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I enjoyed reading Bill Strickland’s Make the Impossible Possible. The amazing story of the alternative school he created from the ground up should be required reading in every school of education.
Strickland attracted his first students in an economically challenged neighborhood by working quietly at a pottery wheel in front of a cheapo storefront. Willing to hang out, answer questions, offer a chance to play with clay, he won over drop-outs and neighbors alike. What would become the Manchester Craftsmen’s Guild was born “out of ideas and things I treasured, or needed, or believed in, and in doing so, I created …a foundation crafted from genuine values and passions that would serve as a base for a rich and meaningful life,” he says.
When it, later, became a donation-and-grant-funded non-compulsory school, Strickland insisted that the beauty of artworks, sunlight, quilts, flowers, cleanliness, and a water fountain were no more superfluous that the nurture, respect, creativity and freedom he built into the curriculum. “The beauty we’ve designed into our center isn’t window dressing; it’s an essential part of our success. It nourishes the spirit, and until you reach that part of the spirit that isn’t touched by cynicism or despair, no change can begin. You can’t show a person how to build a better life if they feel no pleasure in the simple act of being alive.”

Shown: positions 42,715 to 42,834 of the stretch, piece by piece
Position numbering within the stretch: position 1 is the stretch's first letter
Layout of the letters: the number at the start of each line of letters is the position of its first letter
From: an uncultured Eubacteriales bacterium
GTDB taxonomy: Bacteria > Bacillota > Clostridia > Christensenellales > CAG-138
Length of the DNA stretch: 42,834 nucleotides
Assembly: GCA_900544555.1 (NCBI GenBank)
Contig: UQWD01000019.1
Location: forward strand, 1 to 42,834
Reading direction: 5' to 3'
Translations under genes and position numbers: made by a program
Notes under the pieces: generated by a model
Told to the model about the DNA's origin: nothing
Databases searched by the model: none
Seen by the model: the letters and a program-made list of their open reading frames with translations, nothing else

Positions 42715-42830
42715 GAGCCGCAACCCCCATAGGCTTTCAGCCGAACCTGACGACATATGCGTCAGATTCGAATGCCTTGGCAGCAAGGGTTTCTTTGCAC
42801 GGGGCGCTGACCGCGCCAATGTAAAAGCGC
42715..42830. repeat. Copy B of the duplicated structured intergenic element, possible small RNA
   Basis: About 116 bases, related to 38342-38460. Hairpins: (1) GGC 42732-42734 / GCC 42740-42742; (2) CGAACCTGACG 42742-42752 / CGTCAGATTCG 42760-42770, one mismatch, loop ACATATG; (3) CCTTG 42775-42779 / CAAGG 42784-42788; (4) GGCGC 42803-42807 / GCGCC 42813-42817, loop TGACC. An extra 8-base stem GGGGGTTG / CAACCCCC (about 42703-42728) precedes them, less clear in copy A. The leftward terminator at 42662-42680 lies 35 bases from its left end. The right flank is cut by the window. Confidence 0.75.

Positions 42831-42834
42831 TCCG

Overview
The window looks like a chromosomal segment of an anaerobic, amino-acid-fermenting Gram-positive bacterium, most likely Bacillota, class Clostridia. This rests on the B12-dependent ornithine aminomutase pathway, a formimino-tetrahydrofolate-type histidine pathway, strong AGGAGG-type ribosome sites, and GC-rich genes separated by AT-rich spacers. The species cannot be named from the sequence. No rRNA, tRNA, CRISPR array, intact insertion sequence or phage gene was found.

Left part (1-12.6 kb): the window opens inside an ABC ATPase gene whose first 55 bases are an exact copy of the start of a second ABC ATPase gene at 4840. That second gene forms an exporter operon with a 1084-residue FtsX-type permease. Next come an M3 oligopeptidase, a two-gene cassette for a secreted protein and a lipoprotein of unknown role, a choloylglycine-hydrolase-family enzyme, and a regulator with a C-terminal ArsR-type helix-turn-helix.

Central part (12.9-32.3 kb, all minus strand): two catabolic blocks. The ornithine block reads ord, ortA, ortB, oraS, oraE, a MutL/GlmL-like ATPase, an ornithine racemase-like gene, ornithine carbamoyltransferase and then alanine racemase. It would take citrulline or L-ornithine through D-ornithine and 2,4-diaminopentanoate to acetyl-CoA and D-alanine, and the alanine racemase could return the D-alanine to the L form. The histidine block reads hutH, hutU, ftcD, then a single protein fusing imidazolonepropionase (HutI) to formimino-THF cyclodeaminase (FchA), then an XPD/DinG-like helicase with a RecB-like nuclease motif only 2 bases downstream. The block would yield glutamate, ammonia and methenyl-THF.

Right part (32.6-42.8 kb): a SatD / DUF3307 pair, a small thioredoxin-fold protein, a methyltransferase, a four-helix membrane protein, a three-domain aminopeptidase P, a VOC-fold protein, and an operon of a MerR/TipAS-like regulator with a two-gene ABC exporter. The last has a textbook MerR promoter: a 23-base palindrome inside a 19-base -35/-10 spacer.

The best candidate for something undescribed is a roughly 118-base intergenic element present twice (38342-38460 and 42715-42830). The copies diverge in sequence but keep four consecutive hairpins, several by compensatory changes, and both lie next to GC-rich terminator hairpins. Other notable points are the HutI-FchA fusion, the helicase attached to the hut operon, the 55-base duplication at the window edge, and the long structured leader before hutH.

What Strickland says about passion is a great lesson for we who are passionate about the highest possible things:
True passion “lifts your vision about the safe and the sensible and gives you the guts, or the foolhardiness to do something outrageous when only the outrageous will do. It draws your eye to opportunities you would otherwise miss. …when the mind accepts impossibility, the game is over.”
I hope many people take his example to heart, and that you enjoy reading his book, as I have. I think Strickland would like the Joy Foundation motto: Be small, Think big!